February 03, 2015

Review: Counter Culture by David Platt

Platt, David. Counter Culture: A Compassionate Call to Counter Culture in a World of Poverty, Same-Sex Marriage, Racism, Sex Slavery, Immigration, Abortions, Orphans, and Pornography (Tyndale, 2015), 289 pp.



David Platt's new book shows all the signs of being the latest in a long line of Evangelical Jeremiads lamenting the fall of Western civilization. It's not. Instead, it is a plea for Christians to live counter-culturally, and, in so doing, to love our neighbors.

In the introduction, Platt asks, "What if Christ in us actually compels us to counter our culture? Not to quietly sit and watch evolving cultural trends . . . but to courageously share and show our conviction through what we say and how we live, even (or especially) when these convictions contradict the popular positions of our day" (p. xiv). Platt is concerned with what he calls "selective social injustice" (p. xv). There is, he says, a hypocritical kind of political correctness in Evangelicalism causing us to counter the culture only on select issues while ignoring grave sins and injustice in other areas (pp. xiii-xv, 18).

The issues which Platt adresses cut across party lines. He takes on poverty (ch. 2), human trafficking (ch. 5), and race relations (ch. 8), but he also addresses abortion (ch. 3), marriage (ch. 6), sexual morality (ch. 7), and religious liberty (ch. 9). No matter which side of the political fence the reader falls on, he will most likely agree with Platt at times and disagree at others. Though I could probably raise a few minor objections here and there, I think that, overall, Platt does an admirable job of applying sound, biblical thinking to each issue he addresses. Each chapter ends with a few suggestions to help the reader counter the culture through prayer, participation, and proclamation.

This book made me uncomfortable at times. That's not a criticism. It resulted in some prayerful self-examination, which is, I think, exactly what Platt intended.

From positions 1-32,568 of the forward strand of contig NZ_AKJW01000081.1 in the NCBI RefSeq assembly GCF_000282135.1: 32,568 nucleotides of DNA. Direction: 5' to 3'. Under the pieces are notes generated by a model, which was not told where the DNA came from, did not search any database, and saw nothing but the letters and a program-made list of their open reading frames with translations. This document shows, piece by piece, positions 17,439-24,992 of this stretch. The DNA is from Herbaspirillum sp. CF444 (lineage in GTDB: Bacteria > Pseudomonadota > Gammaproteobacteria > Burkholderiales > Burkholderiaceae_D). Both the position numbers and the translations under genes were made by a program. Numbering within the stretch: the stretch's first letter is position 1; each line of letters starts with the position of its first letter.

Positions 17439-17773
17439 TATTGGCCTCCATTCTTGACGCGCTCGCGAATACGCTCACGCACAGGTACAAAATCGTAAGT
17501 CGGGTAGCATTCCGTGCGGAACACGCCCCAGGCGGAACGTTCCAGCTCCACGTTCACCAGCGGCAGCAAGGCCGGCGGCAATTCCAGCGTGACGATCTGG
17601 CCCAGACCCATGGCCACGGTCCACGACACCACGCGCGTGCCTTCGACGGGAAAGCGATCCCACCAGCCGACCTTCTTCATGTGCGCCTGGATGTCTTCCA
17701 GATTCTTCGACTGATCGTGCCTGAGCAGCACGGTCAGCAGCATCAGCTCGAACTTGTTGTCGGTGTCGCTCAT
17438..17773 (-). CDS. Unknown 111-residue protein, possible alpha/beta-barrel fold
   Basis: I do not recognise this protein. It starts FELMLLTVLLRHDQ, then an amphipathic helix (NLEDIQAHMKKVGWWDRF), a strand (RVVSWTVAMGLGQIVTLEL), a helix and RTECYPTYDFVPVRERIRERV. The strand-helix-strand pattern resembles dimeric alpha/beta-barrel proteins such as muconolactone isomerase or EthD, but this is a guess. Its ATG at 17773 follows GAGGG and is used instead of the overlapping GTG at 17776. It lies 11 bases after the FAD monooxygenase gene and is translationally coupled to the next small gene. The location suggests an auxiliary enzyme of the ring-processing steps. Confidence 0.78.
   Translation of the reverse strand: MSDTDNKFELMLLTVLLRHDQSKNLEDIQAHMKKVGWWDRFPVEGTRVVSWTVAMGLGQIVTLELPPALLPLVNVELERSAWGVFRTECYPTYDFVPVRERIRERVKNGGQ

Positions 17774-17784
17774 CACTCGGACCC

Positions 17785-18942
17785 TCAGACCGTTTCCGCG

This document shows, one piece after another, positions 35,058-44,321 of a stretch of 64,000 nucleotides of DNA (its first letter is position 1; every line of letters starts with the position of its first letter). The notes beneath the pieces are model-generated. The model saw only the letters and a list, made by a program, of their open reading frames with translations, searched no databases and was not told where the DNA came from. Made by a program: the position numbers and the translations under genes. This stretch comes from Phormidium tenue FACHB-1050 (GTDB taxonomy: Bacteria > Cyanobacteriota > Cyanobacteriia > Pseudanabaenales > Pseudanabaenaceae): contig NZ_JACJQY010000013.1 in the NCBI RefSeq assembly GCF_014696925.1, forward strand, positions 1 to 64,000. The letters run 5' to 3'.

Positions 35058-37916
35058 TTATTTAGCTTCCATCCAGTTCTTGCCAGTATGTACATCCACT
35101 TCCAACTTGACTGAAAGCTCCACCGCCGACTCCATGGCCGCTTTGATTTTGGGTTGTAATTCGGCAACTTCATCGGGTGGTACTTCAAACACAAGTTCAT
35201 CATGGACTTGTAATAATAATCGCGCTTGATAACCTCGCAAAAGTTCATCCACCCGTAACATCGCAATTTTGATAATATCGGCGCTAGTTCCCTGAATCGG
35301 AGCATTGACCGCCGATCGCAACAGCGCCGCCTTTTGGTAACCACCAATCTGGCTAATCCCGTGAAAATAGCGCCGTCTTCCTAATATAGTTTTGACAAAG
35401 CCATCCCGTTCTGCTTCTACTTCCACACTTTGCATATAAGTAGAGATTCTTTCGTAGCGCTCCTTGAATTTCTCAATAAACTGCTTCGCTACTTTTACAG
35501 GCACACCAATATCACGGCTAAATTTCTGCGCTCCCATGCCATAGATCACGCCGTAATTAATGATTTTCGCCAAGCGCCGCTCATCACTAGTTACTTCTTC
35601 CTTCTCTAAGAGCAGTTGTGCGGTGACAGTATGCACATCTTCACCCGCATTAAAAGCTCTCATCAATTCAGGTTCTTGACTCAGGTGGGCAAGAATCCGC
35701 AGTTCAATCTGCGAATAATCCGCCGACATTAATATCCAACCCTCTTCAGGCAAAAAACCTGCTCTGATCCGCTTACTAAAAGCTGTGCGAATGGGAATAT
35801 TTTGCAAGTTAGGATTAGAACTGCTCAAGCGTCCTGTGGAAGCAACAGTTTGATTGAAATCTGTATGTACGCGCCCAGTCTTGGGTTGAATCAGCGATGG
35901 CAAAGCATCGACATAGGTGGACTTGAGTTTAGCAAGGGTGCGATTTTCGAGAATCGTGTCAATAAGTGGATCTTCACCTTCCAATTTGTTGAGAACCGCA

I do, however, have some concerns. First, I think this book could potentially lead to mission drift within the church. There is a tendency in Evangelicalism to confuse the good works that individual believers do in order to love our neighbors (the primary concern of this book) with the much narrower mission of evangelism and discipleship that belongs to the church as a whole (Matthew 28:18-20). Platt does, however, attempt to alleviate this concern in his final chapter by reminding his readers of the importance of gospel proclamation (pp. 244-247).

Another concern is a subtle shift that takes place within the book. In chapter 1, Platt says, "The gospel . . . provides the foundation for countering culture. For when we truly believe the gospel, we begin to realize that the gospel . . . creates confrontation with the culture around—and within—us" (p. 1). However, by the final chapter, the focus has shifted from countering culture to changing or transforming the culture (pp. 245, 253). To put it bluntly, nowhere in Scripture is the church called to change the culture. Instead, we are called to be a faithful presence in a fallen world (Matthew 5:13-16). Cultural transformation, when it does take place, is a byproduct of the church's work rather than the focus of the church's work. Though Platt affirms this truth as well (pp. 245-246), the overall tone of the book is a bit too triumphalistic. Yes, we should hope, pray, and work to see greater obedience to God at every level of society, but we must also realize that, regardless of how faithful we are to our mission, we are not guaranteed to see any kind of grand, societal transformation this side of Christ's return (contra postmillennialism). Again, Platt makes all the proper concessions and qualifications (pp. 244-246, 253), it's just that the overall thrust of the book seems to be going in a transformationalist direction. While this detracted from my overall appreciation of the book, others who differ with me on the relationship between Christianity and culture may view it more favorably.

Counter Culture is not new territory for David Platt. Much like his earlier book, Radical, Counter Culture is an attempt to afflict the comfortable in order to spur us on to action. Also like his earlier book, Platt's newest is not perfect. It is, however, a much better book than its predecessor, and I hope that it enjoys similar levels of success. Recommended.


I received a free copy of this book from the publisher in exchange for a fair and unbiased review.


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